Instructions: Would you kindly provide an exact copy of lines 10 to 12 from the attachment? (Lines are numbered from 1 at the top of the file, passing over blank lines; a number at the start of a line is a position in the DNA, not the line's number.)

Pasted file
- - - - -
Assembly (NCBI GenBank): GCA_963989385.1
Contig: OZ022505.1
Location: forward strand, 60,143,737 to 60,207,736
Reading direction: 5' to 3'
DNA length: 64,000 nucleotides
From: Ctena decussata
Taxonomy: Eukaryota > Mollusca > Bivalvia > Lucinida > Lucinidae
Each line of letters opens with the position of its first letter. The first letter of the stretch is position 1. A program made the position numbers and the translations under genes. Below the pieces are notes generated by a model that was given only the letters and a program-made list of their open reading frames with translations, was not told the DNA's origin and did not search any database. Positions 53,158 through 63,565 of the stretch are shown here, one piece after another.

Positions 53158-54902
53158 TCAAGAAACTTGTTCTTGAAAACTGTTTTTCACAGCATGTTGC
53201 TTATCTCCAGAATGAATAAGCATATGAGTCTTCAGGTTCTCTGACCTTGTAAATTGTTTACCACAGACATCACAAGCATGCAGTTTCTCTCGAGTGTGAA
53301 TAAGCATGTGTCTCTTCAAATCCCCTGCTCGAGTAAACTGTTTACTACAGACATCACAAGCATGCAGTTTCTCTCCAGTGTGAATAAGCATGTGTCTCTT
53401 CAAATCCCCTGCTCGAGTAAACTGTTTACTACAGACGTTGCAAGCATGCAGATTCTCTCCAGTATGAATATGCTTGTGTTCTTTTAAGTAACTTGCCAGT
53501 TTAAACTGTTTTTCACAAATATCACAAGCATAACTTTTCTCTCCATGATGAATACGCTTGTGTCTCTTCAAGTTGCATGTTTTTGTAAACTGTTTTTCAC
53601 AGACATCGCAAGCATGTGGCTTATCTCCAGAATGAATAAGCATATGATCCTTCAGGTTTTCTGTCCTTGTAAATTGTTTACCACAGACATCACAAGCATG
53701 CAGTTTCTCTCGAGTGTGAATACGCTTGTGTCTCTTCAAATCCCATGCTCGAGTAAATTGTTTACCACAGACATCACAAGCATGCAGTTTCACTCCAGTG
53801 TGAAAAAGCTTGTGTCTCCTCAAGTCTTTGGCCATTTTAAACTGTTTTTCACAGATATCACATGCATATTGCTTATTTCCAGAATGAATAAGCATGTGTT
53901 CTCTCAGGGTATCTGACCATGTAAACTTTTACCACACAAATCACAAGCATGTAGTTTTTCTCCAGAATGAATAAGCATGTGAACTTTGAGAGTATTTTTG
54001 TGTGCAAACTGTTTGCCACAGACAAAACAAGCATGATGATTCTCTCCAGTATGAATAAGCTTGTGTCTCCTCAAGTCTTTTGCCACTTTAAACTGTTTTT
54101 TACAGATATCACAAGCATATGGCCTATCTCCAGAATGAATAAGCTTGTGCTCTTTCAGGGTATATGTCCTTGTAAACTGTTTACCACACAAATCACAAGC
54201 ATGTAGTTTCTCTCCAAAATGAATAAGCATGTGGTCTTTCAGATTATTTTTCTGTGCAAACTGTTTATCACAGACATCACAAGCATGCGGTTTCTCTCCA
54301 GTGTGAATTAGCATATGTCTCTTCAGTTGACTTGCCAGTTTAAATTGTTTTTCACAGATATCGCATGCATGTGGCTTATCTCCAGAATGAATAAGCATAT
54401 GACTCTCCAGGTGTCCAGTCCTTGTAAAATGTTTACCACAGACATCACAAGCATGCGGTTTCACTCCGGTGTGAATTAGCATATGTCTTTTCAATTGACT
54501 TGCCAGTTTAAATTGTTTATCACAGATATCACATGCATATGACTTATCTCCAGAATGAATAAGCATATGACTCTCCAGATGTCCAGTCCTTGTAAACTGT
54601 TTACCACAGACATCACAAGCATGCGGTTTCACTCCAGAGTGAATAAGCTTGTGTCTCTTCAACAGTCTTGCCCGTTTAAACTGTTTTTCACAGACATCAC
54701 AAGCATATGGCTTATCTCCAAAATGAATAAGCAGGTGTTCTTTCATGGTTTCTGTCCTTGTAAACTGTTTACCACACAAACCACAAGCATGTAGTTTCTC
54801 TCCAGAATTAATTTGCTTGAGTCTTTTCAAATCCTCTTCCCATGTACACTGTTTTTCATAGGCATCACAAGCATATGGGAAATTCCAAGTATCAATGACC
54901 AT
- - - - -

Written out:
53158 TCAAGAAACTTGTTCTTGAAAACTGTTTTTCACAGCATGTTGC
53201 TTATCTCCAGAATGAATAAGCATATGAGTCTTCAGGTTCTCTGACCTTGTAAATTGTTTACCACAGACATCACAAGCATGCAGTTTCTCTCGAGTGTGAA
53301 TAAGCATGTGTCTCTTCAAATCCCCTGCTCGAGTAAACTGTTTACTACAGACATCACAAGCATGCAGTTTCTCTCCAGTGTGAATAAGCATGTGTCTCTT